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National Guard Troops Denied Benefits After Longest Deployment Of Iraq War

When they came home from Iraq, 2,600 members of the Minnesota National Guard had been deployed longer than any other ground combat unit. The tour lasted 22 months and had been extended as part of President Bush's surge.
1st Lt. Jon Anderson said he never expected to come home to this: A government refusing to pay education benefits he says he should have earned under the GI bill.

"It's pretty much a slap in the face," Anderson said. "I think it was a scheme to save money, personally. I think it was a leadership failure by the senior Washington leadership... once again failing the soldiers."

Anderson's orders, and the orders of 1,161 other Minnesota guard members, were written for 729 days.

Had they been written for 730 days, just one day more, the soldiers would receive those benefits to pay for school.

"Which would be allowing the soldiers an extra $500 to $800 a month," Anderson said.

That money would help him pay for his master's degree in public administration. It would help Anderson's fellow platoon leader, John Hobot, pay for a degree in law enforcement.

"I would assume, and I would hope, that when I get back from a deployment of 22 months, my senior leadership in Washington, the leadership that extended us in the first place, would take care of us once we got home," Hobot said.

Both Hobot and Anderson believe the Pentagon deliberately wrote orders for 729 days instead of 730. Now, six of Minnesota's members of the House of Representatives have asked the Secretary of the Army to look into it -- So have Senators Amy Klobuchar and Norm Coleman.

Klobuchar said the GI money "shouldn't be tied up in red tape," and Coleman said it's "simply irresponsible to deny education benefits to those soldiers who just completed the longest tour of duty of any unit in Iraq."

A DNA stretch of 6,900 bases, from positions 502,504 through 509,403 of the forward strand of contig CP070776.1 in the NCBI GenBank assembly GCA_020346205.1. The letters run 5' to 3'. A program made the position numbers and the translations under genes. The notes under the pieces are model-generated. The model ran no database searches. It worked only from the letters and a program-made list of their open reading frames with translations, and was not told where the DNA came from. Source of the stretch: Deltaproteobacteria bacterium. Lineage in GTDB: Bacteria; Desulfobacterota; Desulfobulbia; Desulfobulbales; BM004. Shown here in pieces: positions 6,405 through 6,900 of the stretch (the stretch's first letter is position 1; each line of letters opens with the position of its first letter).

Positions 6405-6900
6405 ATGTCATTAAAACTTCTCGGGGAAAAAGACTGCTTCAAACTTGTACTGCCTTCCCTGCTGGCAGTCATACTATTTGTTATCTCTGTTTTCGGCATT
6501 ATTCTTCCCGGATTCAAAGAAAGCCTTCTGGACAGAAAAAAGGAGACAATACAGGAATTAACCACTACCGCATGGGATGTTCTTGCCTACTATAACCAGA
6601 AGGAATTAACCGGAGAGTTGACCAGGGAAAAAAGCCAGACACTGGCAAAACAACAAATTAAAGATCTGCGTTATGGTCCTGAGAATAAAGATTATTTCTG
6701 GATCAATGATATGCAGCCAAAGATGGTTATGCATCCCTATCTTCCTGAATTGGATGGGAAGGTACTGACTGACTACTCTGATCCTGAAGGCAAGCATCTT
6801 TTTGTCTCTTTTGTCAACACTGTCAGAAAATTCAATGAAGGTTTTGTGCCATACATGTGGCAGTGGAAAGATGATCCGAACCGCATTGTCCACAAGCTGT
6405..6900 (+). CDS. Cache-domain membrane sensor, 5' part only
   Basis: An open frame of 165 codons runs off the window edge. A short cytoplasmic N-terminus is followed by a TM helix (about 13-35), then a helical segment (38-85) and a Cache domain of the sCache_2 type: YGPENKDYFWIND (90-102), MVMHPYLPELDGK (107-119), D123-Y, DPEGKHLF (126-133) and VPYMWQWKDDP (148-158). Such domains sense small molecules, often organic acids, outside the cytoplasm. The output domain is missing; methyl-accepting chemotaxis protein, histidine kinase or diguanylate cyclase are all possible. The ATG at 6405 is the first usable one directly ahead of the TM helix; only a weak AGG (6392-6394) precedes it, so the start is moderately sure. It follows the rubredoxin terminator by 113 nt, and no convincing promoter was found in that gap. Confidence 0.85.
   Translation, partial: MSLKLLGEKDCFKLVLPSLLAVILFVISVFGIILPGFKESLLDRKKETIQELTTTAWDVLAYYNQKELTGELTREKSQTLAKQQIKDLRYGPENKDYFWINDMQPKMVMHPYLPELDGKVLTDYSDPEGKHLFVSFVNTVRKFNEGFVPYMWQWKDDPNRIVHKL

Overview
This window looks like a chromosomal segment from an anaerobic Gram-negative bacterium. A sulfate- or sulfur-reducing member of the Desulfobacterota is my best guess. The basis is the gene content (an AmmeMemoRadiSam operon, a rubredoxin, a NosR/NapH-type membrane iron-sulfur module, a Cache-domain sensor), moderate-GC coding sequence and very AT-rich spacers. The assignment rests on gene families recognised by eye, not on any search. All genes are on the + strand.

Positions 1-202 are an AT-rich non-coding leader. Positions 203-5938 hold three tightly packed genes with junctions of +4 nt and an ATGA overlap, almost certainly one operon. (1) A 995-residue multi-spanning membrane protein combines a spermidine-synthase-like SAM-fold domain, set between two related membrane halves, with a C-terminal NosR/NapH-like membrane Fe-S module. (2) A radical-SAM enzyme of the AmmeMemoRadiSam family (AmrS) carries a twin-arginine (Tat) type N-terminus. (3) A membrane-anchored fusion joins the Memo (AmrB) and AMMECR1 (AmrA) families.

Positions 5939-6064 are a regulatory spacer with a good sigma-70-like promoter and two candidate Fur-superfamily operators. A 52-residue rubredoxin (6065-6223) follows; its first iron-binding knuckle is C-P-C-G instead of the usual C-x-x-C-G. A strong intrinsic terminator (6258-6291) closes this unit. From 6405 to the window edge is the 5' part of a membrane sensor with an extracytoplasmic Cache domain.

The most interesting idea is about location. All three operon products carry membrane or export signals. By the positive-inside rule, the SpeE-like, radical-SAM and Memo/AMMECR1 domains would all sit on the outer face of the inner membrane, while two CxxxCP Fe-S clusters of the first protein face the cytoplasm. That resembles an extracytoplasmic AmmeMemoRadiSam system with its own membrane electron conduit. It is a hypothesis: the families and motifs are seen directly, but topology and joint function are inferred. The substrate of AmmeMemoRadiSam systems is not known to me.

Anderson said the soldiers he oversaw in his platoon expected that money to be here when they come home.

"I had 23 guys under my command," Anderson said. "I promised to take care of them. And I'm not going to end taking care of them when this deployment is over, and it's not over until this is solved."

Troops Who Created “John Carry…Stuck In Irak” Sign Denied Benefits
Members of The Minnesota National Guard’s 1/34 Battalion

Members of The Minnesota National Guard’s 1/34 Battalion

Many, many people have reported this story today, including the Drudge Report. What everyone is missing, however, is that these guys are the same ones who created one of the most famous and effective iconic moments in the history of the Iraq war, and certainly in the history of the Iraq pro-victory movement. What the Swiftboaters started, these guys finished - which is to say, annhilating Jon Kerry’s reputation vis a vis the military, as well his Presidential ambitions.

And they, in one simple, iconic, photographic moment, exposed the truth of the Left’s attitude toward the U.S. military. It’s an image that lives forever with anyone who has seen it. For that alone, they should get even more than the bonus they already deserve.

See also:
Political video smackdown
The unforgiveable betrayal of a soldier

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